In the 18th Century the philosophies of The Enlightenment would begin to have dramatic effect, and the landmark works of philosophers such as Immanuel Kant and Jean-Jacques Rousseau would have an electrifying effect on a new generation of thinkers. In the late 18th century a movement known as Romanticism would seek to combine the formal rationality of the past, with a greater and more immediate emotional and organic sense of the world. Key ideas that would spark this change are evolution argued by Erasmus Darwin and Johann Wolfgang von Goethe, and what might now be called emergent order, for example the Free Market of Adam Smith. Pressures for egalitarianism, and more rapid change would culminate in a period of revolution and turbulence that would see philosophy change as well.
1 Brief Historical Outline
With the tumultuous years of 1789-1815, European culture was transformed by revolution, war and disruption. By ending many of the social and cultural props of the previous century, the stage was set for dramatic economic and political change. European philosophy participated in, and drove, many of these changes.
The last third of the 18th century produced a host of ideas and works which would both systematize previous philosophy, and present a deep challenge to the basis of how philosophy had been systematized. Immanuel Kant is a name that most would mention as being among the most important of influences, as would Jean-Jacques Rousseau. While both of these philosophers were products of the 18th century and its assumptions, they pressed at the boundaries. In trying to explain the nature of the state and government, Rousseau would challenge the basis of government with his declaration that "Man is born free, but is everywhere in chains". Kant, while attempting to preserve axiomic skepticism, was forced to argue that we do not see reality, nor do we speak of it, only how it appears to us.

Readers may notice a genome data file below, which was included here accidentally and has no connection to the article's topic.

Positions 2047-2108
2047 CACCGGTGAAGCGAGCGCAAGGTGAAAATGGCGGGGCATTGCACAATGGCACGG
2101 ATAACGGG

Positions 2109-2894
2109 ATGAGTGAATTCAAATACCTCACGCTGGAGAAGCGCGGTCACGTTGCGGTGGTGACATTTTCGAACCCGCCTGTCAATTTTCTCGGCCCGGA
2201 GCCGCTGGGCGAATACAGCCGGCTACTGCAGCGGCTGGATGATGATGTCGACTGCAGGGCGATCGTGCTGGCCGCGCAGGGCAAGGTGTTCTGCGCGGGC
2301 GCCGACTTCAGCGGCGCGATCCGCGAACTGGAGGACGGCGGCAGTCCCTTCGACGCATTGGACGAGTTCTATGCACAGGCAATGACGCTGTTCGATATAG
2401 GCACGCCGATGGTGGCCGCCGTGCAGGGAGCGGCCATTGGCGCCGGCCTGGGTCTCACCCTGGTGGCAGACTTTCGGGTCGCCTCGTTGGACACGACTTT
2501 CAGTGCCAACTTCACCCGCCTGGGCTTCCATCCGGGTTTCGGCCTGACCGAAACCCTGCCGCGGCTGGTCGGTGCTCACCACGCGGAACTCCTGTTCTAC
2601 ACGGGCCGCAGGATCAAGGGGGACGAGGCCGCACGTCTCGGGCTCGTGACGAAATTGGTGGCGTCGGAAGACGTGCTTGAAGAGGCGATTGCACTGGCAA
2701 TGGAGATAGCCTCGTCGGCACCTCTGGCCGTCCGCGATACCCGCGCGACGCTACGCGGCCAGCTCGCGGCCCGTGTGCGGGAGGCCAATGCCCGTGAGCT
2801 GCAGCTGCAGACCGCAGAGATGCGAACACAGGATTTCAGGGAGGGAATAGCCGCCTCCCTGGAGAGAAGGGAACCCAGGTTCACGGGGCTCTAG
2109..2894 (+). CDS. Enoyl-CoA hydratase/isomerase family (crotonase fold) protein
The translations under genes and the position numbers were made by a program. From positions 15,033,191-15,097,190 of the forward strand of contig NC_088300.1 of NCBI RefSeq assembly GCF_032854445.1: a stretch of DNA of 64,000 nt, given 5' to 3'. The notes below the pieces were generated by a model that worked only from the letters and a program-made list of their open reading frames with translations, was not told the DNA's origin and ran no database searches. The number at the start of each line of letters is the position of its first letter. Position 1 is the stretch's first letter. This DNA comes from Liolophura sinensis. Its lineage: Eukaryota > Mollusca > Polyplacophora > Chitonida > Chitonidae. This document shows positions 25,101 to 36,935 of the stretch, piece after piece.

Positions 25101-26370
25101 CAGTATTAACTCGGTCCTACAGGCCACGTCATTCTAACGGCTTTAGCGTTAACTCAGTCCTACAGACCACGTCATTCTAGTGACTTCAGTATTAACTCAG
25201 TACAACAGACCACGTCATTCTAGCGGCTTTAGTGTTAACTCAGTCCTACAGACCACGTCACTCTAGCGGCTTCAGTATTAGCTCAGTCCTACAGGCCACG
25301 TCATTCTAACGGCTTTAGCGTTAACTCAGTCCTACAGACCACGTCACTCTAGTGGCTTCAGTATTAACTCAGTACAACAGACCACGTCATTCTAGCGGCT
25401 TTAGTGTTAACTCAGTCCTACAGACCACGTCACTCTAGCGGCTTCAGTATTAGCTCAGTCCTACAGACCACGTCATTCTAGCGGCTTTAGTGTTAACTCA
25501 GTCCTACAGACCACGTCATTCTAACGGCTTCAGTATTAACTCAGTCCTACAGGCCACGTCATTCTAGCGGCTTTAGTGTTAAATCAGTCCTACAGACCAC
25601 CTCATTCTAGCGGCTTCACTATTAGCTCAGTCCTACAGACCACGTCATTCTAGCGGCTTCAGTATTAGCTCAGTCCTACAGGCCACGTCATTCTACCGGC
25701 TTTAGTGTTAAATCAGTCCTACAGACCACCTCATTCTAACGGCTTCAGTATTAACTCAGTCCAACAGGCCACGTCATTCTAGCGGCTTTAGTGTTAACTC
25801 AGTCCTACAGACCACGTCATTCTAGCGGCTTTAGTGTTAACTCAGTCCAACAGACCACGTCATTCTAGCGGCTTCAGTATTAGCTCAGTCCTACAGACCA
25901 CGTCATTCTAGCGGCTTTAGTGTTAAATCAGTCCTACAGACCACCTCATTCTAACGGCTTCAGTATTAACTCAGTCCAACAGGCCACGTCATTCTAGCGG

One of the first philosophers to attempt to synthesize these influence was Johann Gottlieb Fichte, whose working out of Kantian metaphysics included incorporation of what would become the major movement in European arts and letters for the next 50 years, Romanticism. Fichte's Wissenschaftslehre, he argues that the self posits itself and is a self-producing and changing process.